Dispute over merger of schools in Sarawak shouldn’t delay repairs, says Baru

Works Minister Baru Bian says the repairs of dilapidated schools should go on.

KUCHING: Works Minister Baru Bian says disagreement over the Sarawak education department’s proposal to merge some of the primary schools in the state should not cause a delay in the repair of dilapidated schools in the state.

“I don’t think it should be a reason to delay repairs of dilapidated schools in Sarawak,” he said in a press conference here today.

Yesterday, Finance Minister Lim Guan Eng said in a statement that the delay in fixing the dilapidated schools in Sarawak was due to the disagreement over the proposal to close and merge some primary schools in the state.

The delays affected 16 out of the 37 schools which were supposed to be repaired by utilising the first package of RM350 million paid by the Sarawak government last August as part of its RM1 billion loan repayment to Putrajaya.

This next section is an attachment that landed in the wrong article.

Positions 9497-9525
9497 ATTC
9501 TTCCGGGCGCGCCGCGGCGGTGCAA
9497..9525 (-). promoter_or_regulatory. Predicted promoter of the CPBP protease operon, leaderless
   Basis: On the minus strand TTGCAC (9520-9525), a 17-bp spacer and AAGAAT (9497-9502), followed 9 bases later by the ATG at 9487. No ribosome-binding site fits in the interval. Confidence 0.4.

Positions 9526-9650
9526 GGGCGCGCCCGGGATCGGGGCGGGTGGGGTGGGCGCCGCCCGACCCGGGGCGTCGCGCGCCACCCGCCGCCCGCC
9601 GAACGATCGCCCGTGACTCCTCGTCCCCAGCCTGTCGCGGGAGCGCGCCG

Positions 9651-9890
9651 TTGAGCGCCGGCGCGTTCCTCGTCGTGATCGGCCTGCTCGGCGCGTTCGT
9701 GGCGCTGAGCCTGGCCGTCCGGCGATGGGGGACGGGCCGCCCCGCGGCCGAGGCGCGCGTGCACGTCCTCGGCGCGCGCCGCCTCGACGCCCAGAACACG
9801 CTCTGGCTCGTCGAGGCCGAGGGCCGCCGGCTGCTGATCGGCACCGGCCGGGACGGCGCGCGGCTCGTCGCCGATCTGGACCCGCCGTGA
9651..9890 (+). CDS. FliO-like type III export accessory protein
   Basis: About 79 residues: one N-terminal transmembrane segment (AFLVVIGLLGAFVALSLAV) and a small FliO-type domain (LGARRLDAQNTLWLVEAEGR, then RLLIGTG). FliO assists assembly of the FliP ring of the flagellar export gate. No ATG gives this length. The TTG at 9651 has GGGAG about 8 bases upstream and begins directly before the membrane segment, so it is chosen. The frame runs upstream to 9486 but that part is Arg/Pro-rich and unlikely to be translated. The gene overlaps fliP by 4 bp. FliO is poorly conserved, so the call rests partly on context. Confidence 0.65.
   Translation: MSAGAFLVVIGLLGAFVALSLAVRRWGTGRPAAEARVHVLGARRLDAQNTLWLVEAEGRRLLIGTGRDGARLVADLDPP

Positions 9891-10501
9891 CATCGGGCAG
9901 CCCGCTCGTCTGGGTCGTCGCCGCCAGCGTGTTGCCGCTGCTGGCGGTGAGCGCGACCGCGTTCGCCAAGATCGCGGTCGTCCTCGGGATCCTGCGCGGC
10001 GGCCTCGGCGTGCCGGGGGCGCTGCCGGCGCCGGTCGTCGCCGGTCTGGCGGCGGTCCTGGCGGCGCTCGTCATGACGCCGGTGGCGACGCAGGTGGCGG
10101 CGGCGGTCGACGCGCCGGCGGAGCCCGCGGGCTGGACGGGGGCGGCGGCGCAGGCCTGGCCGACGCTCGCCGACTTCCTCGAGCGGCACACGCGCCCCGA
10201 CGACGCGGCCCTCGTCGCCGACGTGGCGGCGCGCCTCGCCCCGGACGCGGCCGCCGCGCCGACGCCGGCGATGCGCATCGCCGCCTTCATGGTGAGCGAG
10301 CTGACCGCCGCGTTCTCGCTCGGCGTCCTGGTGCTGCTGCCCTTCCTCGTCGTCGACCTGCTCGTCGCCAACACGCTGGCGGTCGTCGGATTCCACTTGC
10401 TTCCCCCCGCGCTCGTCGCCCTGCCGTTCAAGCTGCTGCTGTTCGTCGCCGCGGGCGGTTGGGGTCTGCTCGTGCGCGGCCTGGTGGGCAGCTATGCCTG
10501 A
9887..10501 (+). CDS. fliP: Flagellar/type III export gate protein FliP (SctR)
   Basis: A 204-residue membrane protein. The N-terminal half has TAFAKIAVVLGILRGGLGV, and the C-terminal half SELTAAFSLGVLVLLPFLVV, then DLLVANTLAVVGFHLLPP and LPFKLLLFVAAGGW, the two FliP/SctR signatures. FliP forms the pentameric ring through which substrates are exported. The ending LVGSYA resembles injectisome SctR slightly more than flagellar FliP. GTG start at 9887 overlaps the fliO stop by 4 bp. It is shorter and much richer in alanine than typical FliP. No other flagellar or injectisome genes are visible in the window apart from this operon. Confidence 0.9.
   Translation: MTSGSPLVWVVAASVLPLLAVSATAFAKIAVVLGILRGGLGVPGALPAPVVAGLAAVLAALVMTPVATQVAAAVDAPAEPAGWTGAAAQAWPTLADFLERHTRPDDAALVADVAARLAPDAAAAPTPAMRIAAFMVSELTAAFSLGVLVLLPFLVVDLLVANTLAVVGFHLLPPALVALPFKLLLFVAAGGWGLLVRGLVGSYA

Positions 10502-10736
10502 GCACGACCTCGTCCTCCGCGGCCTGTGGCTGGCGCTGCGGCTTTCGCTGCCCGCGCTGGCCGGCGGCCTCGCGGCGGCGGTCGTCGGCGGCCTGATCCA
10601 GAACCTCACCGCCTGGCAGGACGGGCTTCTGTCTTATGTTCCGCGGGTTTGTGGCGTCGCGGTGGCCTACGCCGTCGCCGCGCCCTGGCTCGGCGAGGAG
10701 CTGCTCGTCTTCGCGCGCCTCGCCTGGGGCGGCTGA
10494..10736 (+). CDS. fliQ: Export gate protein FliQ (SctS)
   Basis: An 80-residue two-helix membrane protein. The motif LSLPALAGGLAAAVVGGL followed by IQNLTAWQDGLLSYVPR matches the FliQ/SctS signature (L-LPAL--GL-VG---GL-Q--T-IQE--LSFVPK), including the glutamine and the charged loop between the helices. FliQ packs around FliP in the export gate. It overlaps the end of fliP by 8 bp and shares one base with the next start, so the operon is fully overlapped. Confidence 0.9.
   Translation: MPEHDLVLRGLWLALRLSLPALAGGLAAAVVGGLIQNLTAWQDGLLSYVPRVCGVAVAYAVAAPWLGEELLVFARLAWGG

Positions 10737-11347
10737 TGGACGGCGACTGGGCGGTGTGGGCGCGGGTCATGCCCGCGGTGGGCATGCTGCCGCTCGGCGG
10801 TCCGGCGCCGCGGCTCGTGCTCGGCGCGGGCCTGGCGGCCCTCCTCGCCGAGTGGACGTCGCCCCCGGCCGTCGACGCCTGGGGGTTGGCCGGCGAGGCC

“The tender implementation for work on the 16 schools has been delayed to enable the ministry of education and the Sarawak Public Works Department to review the scope and cost of implementation of these projects. It is expected that these projects will be tendered by March this year,” said Lim.

However, Baru said the repairs of dilapidated schools should go on, particularly for those not affected by the merger proposal.

“The implementation (to repair the dilapidated schools in Sarawak) must be done within a reasonable time.”

The issue of dilapidated schools in the state had been around even before the Pakatan Harapan (PH) government took over Putrajaya, he said, adding that the Cabinet was concerned over the matter and would try to resolve it.

“In fact, in the past, I had also raised this issue in the state legislative assembly,” he said.

On the disagreement over the state education department’s proposal to merge some of the rural primary schools in Sarawak, Baru said merging the schools could pose a “big problem” for the pupils.

“We must take into account the travelling time and the fact that the pupils will have to move to the boarding schools. Most of the schools with low enrolment are located far in the interior.

“In principle, we disagree with the proposal unless it is very necessary to do so and it must be done with proper engagement with the parents of the affected pupils,” he said.